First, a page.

As Gina Yashere tells it, her career choices were limited.
“I used to … say that in a Nigerian amily, there are only four choices of jobs – doctor, lawyer, engineer, disgrace to the family.”
She took the third choice (briefly being an engineer in London) and then the fourth, as a stand-up comedian. Now her roots are reflected in this fall’s first
That’s “Bob (hearts) Abishola” (shown here)at 8:30 p.m. Mondays on CBS. “On the surface, (it) probably looks like a romantic comedy,” said producer Chuck Lorre.
Well, it is a comedy with a romance at its core. Still, Lorre said his focus was on “the greatness of first-generation immigrants, about the focus and discipline and rigorous, rigorous honesty.”
But immigrants from where? After floundering, Lorre and Al Higgins met Yashere and moved the story toward her Nigerian roots.
In most shows, she said, immigrants are “either downtrodden, poor or criminal.” That’s far from her own life … or the fictional life of Abishola, a cardiac nurse whose patient (Billy Gardell) falls for her … or the real life of Folake Olowofoyeku, who stars.
Poor? Downtrodden? Actually, her dad was a teacher and principal who, at 32, went to law school in London. He returned to Nigeria and got into government, becoming his region’s attorney general and, his daughter says, “part of the founding fathers” who helped create independence and the constitution.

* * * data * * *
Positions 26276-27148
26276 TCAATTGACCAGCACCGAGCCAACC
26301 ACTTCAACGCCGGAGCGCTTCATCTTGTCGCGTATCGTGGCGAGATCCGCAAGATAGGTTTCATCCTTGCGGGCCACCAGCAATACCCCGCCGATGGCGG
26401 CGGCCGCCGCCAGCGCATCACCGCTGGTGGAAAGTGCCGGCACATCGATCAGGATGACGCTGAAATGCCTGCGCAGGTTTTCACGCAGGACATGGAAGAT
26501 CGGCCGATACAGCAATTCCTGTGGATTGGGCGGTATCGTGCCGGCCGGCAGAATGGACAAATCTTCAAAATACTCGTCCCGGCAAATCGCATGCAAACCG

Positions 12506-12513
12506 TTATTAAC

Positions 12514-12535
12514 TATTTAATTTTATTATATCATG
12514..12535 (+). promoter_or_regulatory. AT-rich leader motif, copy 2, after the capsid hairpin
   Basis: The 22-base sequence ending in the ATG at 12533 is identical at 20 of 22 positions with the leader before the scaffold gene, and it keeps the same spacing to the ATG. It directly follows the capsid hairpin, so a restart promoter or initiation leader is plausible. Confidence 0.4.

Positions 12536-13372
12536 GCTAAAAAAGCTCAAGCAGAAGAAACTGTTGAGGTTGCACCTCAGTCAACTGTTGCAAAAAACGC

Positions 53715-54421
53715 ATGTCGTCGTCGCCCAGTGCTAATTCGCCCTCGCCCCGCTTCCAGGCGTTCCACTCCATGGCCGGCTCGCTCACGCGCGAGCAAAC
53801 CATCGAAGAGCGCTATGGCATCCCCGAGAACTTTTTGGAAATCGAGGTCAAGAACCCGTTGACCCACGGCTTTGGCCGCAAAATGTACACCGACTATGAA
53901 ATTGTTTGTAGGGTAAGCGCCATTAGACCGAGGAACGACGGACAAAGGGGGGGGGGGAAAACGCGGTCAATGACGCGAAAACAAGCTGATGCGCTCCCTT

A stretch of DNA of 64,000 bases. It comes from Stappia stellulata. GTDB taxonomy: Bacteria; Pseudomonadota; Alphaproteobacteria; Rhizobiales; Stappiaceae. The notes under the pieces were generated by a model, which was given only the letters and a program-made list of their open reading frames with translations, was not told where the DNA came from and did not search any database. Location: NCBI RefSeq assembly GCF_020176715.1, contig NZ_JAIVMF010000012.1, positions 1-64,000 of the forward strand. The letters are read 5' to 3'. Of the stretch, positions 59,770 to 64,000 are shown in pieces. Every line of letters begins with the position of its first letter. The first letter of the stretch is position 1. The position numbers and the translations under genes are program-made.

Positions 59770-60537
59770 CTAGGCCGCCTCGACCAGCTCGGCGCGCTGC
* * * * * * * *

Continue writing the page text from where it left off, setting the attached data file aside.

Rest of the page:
There was a coup that put him in jail for six months, and then a counter-coup. He resisted offers to return to government; instead, he re-started a successful law practice.
His children – by various accounts, he had 17 or 20 of them – were expected to do the same. One son (Toby Foyeh) is a successful musician in Nigeria and England, but he was the exception.
“I knew … that I wanted to be an entertainer,” Olowofoyeku said. But “I come from a family of lawyers and politicians, so that was a ‘no.’”
On her 18th birthday, in 2001, she came to the U.S., the land of “yes.” It was a vacation, she said, that became permanent. She went to college (English is her first language) in New York and was fairly busy with TV guest roles.
Yes, there have been culture shocks. “I remember being on the bus to school … and I saw an adult get into a verbal altercation with a young person,” she said. “That was extremely shocking to me.”
In her experience, kids don’t argue with grown-ups, parents don’t yell at kids. People do what their parents tell them to … unless they’re told to be a doctor, lawyer or engineer.
— “Bob (hearts) Abishola,” 8:30 p.m. Mondays, CBS
— Debuting on Sept. 23, it’s the first new fall series on one of the broadcast networks